In her conversation with NBC foreign affairs correspondent Andrea Mitchell, Maddow discussed the memory of that infamously ignored warning, and what effect it may have on the way the U.S. government now reacts to such detected threats. "In a post-9/11 world", the argument goes, President Obama and all future Presidents are likely to be very conscious of not underestimating such memos and "chatter," in the event that an attack does come about, for which they could later be held accountable for having ignored the "clear signs." (Not that George W. Bush or his administration was ever held accountable for such things, but that's a different matter.)
While watching the conversation about the dozens of closed diplomatic posts, I said to Desi, "I bet they're wildly over-reacting. It's not about post-9/11. It's about post-Benghazi."
In either an abundance or over-abundance of caution, U.S. embassies and consulates are being warned and shuttered and Americans are being air-lifted out of countries. It's not the memory of 9/11, at this point, that the government seems to be reacting to. It's as much the Republican reaction and/or over-reaction and/or political bludgeon made of the deaths of four U.S. personnel at our diplomatic outpost in Libya last year that seems to be leading to this reaction and/or over-reaction by the government.
Indeed, moments after I had uttered that thought to Desi, Mitchell said to Maddow: "I think, Rachel, that this is not just post-9/11, this is post-Benghazi."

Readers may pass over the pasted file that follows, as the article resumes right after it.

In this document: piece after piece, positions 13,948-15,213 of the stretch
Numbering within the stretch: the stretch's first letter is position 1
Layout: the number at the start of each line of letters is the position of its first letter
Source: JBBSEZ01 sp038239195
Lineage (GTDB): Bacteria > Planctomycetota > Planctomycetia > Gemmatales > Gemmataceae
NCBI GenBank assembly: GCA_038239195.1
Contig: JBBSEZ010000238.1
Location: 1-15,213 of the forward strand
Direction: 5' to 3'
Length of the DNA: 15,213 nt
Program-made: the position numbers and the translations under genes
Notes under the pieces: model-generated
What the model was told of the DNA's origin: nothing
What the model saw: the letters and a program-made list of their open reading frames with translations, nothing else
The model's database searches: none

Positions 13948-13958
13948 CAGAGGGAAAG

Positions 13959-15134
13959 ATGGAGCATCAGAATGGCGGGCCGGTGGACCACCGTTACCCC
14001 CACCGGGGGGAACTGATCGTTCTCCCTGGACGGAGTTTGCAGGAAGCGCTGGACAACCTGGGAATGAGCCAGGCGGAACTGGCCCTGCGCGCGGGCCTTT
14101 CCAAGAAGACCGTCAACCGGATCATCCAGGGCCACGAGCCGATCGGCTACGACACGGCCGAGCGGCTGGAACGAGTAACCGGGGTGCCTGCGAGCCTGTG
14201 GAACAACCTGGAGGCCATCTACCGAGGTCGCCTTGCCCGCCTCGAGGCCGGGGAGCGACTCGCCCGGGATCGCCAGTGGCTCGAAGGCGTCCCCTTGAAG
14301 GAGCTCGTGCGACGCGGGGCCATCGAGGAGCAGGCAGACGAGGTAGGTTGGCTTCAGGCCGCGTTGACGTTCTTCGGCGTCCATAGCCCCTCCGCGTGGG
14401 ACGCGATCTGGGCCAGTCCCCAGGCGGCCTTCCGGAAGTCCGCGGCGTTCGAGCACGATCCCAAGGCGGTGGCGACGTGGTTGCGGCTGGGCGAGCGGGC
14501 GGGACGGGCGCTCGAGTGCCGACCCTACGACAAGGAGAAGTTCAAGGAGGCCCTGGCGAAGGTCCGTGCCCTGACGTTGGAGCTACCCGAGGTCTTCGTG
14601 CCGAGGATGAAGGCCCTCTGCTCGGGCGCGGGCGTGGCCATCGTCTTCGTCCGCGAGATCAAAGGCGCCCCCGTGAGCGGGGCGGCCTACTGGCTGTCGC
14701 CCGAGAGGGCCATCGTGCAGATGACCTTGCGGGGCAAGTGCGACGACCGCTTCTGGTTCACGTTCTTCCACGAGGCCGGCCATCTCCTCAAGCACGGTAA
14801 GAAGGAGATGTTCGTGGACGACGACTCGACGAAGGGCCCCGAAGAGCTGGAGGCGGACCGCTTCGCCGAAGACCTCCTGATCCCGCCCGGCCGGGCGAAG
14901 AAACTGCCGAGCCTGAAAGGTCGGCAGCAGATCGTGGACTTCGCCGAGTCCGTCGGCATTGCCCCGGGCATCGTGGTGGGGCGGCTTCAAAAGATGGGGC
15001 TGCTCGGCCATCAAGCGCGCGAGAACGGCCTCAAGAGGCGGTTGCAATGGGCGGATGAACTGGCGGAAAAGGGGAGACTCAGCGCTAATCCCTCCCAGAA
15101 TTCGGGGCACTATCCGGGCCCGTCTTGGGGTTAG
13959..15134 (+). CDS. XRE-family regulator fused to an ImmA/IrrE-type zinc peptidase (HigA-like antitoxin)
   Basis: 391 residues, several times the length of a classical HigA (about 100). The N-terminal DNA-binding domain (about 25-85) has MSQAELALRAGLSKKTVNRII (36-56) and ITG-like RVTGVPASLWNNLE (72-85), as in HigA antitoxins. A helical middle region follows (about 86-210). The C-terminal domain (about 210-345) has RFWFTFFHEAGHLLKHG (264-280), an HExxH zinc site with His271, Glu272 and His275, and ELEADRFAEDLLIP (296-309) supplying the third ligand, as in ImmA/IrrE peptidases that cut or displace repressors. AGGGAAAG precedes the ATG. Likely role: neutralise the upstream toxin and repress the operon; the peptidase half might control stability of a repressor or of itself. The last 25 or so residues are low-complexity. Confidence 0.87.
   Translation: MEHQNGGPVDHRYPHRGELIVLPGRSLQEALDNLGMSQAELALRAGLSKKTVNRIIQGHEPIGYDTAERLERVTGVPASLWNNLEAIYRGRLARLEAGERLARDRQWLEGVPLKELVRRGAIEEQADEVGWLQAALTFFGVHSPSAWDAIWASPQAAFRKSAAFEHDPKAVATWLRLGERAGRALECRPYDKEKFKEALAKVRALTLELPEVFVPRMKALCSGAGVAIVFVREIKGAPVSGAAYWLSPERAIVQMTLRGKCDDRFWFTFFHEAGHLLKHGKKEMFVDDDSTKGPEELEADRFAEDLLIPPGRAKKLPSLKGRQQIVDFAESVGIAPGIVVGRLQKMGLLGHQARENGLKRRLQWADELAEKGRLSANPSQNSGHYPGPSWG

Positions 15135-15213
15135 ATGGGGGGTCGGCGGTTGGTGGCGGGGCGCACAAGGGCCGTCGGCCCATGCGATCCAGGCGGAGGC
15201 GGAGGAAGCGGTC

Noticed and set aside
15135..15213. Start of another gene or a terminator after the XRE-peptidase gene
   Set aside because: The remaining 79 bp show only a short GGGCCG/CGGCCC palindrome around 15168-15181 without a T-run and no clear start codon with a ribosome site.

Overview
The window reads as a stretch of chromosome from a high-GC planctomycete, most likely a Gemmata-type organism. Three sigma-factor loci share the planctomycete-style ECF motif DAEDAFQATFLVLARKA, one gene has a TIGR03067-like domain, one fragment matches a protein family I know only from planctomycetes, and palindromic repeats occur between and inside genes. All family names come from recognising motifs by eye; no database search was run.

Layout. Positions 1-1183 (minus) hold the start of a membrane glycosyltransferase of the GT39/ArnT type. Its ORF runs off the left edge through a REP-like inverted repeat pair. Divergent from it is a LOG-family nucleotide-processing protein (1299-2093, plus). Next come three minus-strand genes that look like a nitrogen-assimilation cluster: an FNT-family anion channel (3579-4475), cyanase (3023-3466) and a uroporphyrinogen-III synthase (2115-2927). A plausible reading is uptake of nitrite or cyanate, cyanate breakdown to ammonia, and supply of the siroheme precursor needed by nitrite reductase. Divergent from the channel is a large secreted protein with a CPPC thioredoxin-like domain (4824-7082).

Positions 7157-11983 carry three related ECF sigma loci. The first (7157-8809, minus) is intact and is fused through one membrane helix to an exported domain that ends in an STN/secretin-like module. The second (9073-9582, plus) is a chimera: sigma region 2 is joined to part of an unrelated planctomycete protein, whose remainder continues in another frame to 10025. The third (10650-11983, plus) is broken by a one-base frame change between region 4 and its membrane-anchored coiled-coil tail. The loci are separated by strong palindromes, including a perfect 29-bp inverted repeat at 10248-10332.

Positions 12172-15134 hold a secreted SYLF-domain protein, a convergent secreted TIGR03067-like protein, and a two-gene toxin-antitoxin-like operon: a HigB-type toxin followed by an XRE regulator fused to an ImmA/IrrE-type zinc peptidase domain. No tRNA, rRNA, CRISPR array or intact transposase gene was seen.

The way our government now reacts to such events is not necessarily based on common sense, it seems to be as much based on fear. Not necessarily fear of being attacked, but fear of missing some important warning or another and then being held politically accountable for it later.
Since so much of this is kept secret --- except for stuff classified as "secret" and "top secret" that is routinely leaked by government officials who, unlike whistleblowers, are almost never held accountable for such leaks of classified information --- we are largely left to simply "trust" that the government is accurately portraying the threat, whether they are or not, and whether they are simply over-reacting out of caution and/or political ass-covering.
All of this, then, adds an interesting light to a curious story reported this week by Al-Jazeera English's Jason Leopold (formerly of Truthout) highlighting the government's seemingly bizarre claims that they have concerns that al-Qaeda may "attack the detention facilities at Guantanamo" or otherwise, somehow, "undermine security at the facility" if too much is known about what goes on there.
But that's not the most interesting aspect of the story...
[ED NOTE: An abridged version of this article was republished by the Ventura County Star on 8/17/2013.]
On Aug. 1, my Congressional Representative, Julia Brownley (D-CA-26), forwarded a letter to me in response to a query as to why she was amongst those responsible for the recent narrow defeat (205 - 217) of Amash-Conyers, a bi-partisan amendment to the Department of Defense Appropriations bill that would have brought an abrupt halt to the NSA's warrantless blanket collection of Americans' phone records.
The response did not address the actual substance of Amash-Conyers. Instead, her complaints about the measure were procedural, as she explained...
While there's some legitimacy in Brownley's objection to an arbitrary 15-minute time limit for debate on such an important matter, the issue is not as "complex" as the first-term Congresswoman characterizes it. The one paragraph amendment, and its implications --- unlike the PATRIOT Act, FISA and the opaque secret interpretations of those laws she was effectively voting to keep in place, as is --- were fairly straightforward, in fact...